Over 50 million American adults suffer from chronic pain, and many use opioids to help manage their symptoms.
A research team at Northwestern University has developed an implantable device that wraps around peripheral nerves and cools them to prevent signaling.
The implant delivers treatment in a more targeted manner and absorbs into the body after a period of weeks.
Americans struggle with pain. According to data gathered in the CDC’s 2019 National Health Interview Survey, 50.2 million adults in the US have chronic pain.
But hope may be in sight for those suffering with such pain. A 2022 study published by researchers at Northwestern University describes the development of a new implantable device designed to alleviate pain without the use of any prescription medications.
This soft, flexible device is the first of its kind. While it is not yet approved for use in humans, it may ultimately provide an effective alternative to opioids and other potentially addictive drugs.
Sources of chronic pain
According to the CDC data, over a 3-month time period, 4.4% of adults with chronic pain used only opioids for symptom relief. A full 10.7% used a combination of opioids and other nonopioid therapies, such as complementary therapies.
In many cases, chronic pain results from acute injury, accidents, or planned surgical procedures.
While analgesics like opioids provide pain relief, their regular use may lead to dependency, addiction, accidental overdose, and death.
Alternative pain therapies, such as cryotherapy and nerve blockers, have been investigated and included in various treatment plans. However, these alternative pain management methods often have limitations, and they may not be as effective as opioids for chronic pain management.
For these reasons, researchers have investigated alternative pain-relief methods such as the recently developed implant.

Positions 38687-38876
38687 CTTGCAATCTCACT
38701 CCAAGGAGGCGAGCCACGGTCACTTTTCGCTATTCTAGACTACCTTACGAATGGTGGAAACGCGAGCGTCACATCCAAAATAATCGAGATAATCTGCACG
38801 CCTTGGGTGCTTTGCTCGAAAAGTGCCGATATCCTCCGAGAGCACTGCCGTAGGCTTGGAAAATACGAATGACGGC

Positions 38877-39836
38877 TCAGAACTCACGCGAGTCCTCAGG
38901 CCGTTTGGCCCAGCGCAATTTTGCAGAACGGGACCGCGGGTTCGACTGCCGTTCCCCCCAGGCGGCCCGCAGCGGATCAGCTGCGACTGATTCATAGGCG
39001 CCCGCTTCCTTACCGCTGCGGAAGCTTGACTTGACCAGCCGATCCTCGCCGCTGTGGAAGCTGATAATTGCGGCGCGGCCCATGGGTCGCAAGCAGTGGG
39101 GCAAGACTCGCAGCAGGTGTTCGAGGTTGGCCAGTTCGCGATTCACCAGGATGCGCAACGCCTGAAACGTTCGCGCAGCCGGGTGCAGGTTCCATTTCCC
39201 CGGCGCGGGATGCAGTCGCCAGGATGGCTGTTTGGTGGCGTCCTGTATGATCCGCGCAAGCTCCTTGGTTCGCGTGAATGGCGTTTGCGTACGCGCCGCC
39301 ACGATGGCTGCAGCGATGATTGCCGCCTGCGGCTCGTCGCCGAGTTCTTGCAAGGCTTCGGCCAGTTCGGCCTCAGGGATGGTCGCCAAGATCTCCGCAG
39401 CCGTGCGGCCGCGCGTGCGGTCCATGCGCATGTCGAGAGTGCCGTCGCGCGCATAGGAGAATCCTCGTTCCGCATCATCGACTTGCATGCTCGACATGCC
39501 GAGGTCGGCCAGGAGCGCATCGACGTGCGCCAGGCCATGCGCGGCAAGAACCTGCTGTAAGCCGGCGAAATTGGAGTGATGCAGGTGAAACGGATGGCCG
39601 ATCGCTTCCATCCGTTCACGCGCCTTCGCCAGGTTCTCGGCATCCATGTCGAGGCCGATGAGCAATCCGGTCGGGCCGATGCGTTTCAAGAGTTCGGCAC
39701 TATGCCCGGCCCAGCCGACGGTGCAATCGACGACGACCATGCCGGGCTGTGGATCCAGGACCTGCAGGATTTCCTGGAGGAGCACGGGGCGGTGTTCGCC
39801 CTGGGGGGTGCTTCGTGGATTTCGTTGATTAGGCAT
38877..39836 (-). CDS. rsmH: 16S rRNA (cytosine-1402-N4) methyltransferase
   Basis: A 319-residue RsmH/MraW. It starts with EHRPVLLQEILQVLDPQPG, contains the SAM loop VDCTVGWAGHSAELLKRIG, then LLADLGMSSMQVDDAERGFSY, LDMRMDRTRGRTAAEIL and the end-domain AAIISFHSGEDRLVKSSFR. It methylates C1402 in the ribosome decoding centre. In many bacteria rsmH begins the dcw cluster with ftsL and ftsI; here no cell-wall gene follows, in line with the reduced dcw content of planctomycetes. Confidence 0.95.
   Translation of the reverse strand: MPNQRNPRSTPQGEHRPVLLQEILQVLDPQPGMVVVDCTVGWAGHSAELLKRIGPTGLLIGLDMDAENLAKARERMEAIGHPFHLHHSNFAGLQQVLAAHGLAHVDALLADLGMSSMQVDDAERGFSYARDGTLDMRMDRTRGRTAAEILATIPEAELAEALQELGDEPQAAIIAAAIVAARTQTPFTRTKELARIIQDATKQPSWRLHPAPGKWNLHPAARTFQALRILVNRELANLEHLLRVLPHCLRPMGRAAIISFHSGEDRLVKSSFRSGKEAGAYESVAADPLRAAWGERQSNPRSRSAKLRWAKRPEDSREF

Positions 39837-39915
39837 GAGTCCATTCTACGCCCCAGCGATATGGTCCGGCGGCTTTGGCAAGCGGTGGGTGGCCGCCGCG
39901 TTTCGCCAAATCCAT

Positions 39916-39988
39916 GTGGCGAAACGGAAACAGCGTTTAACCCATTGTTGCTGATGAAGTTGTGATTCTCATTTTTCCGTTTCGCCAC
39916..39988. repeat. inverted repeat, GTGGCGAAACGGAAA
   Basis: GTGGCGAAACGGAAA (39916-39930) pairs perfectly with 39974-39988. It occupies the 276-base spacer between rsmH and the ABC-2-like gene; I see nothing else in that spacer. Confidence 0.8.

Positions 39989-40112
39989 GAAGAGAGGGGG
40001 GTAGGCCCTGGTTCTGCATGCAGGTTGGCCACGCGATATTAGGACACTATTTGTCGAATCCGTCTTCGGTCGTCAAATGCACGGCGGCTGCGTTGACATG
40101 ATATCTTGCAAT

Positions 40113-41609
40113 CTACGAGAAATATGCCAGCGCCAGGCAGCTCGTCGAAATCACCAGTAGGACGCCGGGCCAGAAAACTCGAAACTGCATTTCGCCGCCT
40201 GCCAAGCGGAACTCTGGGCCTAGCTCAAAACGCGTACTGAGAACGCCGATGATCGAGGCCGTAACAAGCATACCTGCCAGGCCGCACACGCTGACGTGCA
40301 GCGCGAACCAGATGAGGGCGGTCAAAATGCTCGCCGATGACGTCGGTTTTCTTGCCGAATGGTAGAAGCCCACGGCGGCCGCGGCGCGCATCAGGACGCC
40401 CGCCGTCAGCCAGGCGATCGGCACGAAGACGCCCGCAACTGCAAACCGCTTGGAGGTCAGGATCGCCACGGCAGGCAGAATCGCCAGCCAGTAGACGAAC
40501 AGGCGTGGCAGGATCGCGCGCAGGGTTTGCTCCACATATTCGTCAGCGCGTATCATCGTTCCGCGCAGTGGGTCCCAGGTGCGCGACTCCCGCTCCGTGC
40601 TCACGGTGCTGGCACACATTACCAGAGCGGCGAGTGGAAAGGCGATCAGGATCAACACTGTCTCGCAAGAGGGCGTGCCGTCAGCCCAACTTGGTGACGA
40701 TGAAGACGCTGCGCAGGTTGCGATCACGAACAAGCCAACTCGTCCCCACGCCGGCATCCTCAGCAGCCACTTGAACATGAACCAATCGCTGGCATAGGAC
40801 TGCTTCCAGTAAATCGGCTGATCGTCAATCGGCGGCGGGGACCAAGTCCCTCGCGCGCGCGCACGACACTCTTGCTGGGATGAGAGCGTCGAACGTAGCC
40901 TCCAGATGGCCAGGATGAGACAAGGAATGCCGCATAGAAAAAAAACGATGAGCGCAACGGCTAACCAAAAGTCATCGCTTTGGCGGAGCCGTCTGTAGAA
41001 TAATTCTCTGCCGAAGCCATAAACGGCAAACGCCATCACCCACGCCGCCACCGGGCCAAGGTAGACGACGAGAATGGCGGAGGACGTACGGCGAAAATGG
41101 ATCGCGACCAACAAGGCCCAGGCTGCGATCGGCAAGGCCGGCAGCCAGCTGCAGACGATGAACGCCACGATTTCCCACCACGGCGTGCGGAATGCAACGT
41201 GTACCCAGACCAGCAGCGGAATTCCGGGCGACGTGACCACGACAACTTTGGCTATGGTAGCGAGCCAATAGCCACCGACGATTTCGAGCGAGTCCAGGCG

Device wraps around nerves to cool them
The new implant uses evaporation to directly cool down peripheral nerve fibers, eventually stopping pain signals traveling to the brain.
The device contains two microfluidic channels. One contains the liquid coolant perfluoropentane, which is already clinically approved for use in pressurized inhalers and as an ultrasound contrast agent. The other channel contains dry nitrogen, a chemically inactive gas.
An external pump enables the patient to activate the implant. When activated, the contents of both channels combine, causing a chemical reaction in which the liquid coolant quickly evaporates.
While this occurs, a small sensor integrated into the implant monitors the temperature of the target nerve, preventing it from becoming damaged by the cold. The device’s intensity can be increased or decreased by the patient, depending on preference and medical need.
The device has one end that curls into a soft cuff and gently wraps around a single peripheral nerve. At its widest point, the implant is 5 millimeters (mm) wide. Since it physically wraps itself around a nerve, sutures are unnecessary.
The implant biodegrades over a period of weeks. Researchers believe it can be placed during planned surgical procedures to help manage postoperative pain without the need for surgical extraction.
Benefits include more localized response
Other pain management treatments, such as cryotherapy, can mitigate symptoms, but often not without risk.
Cryotherapy, for example, is delivered via injection and does not target specific tissues. Instead, large areas of tissue are cooled at once, potentially leading to inflammation or tissue damage.
Other therapies, such as electrical nerve stimulation, can also provide pain relief, but they may also result in unwanted side effects. Electrical nerve stimulation works by preventing a nerve from sending impulses to the brain. However, this technology often first activates the nerve, causing additional pain or muscle contractions at the target area.
Since the implantable device physically wraps around target nerves, treatment is delivered in a much more precise manner. The external pump, which is controllable by the user, can dial the device’s effects up or down, making treatment much more personalized to each individual’s unique needs.
And because the device is water-soluble and biocompatible, it naturally absorbs into the body after a specified period of time, much in the same manner as absorbable sutures.
To date, the device’s efficacy has only been tested in animal models.
Further research, including testing in human subjects, will be necessary to determine its true effectiveness and safety profile.
What this means for you
Researchers at Northwestern University have developed a first-of-its-kind implantable device which provides targeted, cooling pain relief directly to peripheral nerves. The device is not yet approved for use in humans, but it may eventually provide an alternative to opioids and other highly addictive drugs.